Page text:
Jim Russell said...

It's a matter of urban aesthetic. I recommend Steve Inskeep's book, "Instant City". Karachi is portrayed as poor, violent, and wonderful. For better or for worse, it is where the action is. New York seems nice and that may suit a number of people just fine. Others need more from a city.

Brendan Crain said...

New York is many things, depending where you are within it. The South Bronx is not the Village, nor is Flushing anything remotely like Cobble Hill. There are vast social and cultural differences from neighborhood to neighborhood. "New York" is often used as a signifier for Manhattan south of 96th Street. That's not New York; it's a small part of a much larger whole.

And I doubt that any considerable number of Americans are in a hurry to move to Karachi. Some people may want to move to cities that are "poor, violent, and wonderful," but they're hardly in the majority. Maybe I'm misunderstanding, but are you arguing that that moving to New York in 1975 is equivalent to moving to Karachi today? As rough as New York may have gotten, that doesn't seem quite right.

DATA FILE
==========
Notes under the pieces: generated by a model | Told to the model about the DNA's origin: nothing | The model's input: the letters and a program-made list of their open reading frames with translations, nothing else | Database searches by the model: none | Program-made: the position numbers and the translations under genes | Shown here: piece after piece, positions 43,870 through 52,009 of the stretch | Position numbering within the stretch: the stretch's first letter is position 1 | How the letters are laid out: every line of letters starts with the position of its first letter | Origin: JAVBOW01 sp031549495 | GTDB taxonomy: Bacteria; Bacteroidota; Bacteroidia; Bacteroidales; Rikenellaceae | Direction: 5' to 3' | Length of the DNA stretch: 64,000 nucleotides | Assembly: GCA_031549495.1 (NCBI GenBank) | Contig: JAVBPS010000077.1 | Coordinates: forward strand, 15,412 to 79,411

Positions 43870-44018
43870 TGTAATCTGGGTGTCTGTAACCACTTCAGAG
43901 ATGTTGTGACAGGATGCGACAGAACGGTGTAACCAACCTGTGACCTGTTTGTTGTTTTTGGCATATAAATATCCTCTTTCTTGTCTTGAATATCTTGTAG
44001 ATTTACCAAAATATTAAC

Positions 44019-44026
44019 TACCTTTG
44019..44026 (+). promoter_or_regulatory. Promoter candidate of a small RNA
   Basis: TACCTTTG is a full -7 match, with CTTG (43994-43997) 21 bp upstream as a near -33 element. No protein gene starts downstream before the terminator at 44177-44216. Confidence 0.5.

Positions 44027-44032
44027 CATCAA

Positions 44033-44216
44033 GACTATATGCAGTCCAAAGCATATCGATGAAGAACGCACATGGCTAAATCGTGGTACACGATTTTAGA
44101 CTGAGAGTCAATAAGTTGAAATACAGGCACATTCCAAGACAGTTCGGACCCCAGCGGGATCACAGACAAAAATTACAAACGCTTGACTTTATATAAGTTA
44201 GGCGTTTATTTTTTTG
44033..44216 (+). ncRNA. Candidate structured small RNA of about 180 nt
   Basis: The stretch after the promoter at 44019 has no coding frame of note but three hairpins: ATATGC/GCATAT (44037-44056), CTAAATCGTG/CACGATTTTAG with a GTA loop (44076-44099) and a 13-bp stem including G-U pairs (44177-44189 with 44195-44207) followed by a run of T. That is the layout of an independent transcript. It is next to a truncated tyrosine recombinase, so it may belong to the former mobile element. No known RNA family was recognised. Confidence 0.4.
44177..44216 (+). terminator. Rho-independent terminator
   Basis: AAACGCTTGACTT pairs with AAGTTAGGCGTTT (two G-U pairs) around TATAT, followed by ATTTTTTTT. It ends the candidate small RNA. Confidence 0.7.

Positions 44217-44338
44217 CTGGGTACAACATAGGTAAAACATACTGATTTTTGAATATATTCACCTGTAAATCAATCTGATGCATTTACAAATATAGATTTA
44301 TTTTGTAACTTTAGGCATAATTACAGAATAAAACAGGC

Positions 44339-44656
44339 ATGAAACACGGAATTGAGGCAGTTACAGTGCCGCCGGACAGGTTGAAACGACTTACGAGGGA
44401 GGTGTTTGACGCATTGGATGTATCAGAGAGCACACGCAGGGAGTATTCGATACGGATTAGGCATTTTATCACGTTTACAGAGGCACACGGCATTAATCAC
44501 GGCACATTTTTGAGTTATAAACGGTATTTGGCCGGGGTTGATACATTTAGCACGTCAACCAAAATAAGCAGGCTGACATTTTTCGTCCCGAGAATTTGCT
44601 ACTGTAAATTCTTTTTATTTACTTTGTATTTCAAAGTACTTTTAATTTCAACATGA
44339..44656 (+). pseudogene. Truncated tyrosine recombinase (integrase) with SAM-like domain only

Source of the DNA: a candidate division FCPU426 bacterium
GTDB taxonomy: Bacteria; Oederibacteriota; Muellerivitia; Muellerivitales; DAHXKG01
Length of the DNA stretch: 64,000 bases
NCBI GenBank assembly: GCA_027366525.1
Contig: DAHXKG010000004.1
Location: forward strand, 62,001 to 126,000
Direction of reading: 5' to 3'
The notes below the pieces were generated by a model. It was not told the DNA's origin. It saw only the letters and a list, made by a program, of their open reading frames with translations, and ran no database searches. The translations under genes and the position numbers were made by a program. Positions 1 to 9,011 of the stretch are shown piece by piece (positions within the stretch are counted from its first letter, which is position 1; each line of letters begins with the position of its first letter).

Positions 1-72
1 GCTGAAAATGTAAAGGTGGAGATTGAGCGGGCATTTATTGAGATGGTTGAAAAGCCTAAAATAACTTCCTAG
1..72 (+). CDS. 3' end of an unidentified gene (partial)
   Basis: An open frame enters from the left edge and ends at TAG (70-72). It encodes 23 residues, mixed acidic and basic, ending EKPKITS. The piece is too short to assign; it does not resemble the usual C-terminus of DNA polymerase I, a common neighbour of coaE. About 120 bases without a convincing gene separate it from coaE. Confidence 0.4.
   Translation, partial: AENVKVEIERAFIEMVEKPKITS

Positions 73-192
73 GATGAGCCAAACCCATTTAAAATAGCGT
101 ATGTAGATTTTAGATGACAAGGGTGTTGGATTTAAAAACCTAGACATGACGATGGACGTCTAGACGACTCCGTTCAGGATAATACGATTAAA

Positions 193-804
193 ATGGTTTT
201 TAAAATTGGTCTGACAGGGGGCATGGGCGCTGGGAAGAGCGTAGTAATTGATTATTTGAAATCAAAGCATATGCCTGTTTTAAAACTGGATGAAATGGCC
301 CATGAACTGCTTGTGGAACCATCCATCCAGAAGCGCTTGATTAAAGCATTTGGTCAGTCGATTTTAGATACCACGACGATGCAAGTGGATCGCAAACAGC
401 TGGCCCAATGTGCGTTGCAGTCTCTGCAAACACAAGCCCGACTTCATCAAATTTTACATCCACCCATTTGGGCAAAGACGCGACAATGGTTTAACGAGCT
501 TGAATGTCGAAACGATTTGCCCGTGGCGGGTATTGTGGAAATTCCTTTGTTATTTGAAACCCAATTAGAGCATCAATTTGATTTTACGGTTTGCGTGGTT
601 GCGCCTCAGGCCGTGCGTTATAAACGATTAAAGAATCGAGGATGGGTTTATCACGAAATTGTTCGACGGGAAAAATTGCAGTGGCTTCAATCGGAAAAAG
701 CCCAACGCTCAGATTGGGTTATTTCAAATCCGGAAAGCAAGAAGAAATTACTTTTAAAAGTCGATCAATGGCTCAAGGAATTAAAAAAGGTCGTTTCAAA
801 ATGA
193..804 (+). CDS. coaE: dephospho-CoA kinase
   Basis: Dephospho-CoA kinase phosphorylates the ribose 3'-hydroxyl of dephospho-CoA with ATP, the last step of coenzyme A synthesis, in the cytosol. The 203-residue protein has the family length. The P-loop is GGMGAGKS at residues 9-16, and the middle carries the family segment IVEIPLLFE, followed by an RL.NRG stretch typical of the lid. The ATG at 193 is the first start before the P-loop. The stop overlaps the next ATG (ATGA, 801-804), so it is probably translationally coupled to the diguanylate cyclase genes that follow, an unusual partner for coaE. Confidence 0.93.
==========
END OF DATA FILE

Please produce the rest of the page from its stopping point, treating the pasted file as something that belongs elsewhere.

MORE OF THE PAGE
I'm curious: what is the "more" that others need from a city, that a place like New York is unable to provide, in your view?

Jim Russell said...

Maybe I'm misunderstanding, but are you arguing that that moving to New York in 1975 is equivalent to moving to Karachi today?

Karachi is an extreme example. But that's the gist of my argument. There is the overall city experience. Then there is the frontier city experience. Talent has to leave New York to find that latter fix.

Noel Maurer said...

I'm with Brendan, though. In the 1970s, civic life basically collapsed in New York. Compared to a decade previous, the city was poor, dangerous, and unpleasant.

Are you arguing that the New York of 1978 was a better place than the New Yorks of 1958 or 1998?

If you are, you need to explain your use of "better."

I also have to admit that I cannot parse what you mean by "frontier." Can you explain?

Jim Russell said...

Are you arguing that the New York of 1978 was a better place than the New Yorks of 1958 or 1998?

No, I'm not making that argument. I'm not talking about quality of place or livability. I'm sure "tarted-up" New York is a better place.

I'm thinking about how cities help develop people, enable them to amass human capital that they can't anywhere else. For Raban, that place is the Soft City. The urban frontier. His London, also of the 70s, wasn't much better than the New York you and Brendan describe.

Some people hate how New York has "improved". They romanticize the collapse of civic life. It pushes them out of the city in search of that fix. As a geographer, I find that aesthetic instructive and useful for explaining talent migration.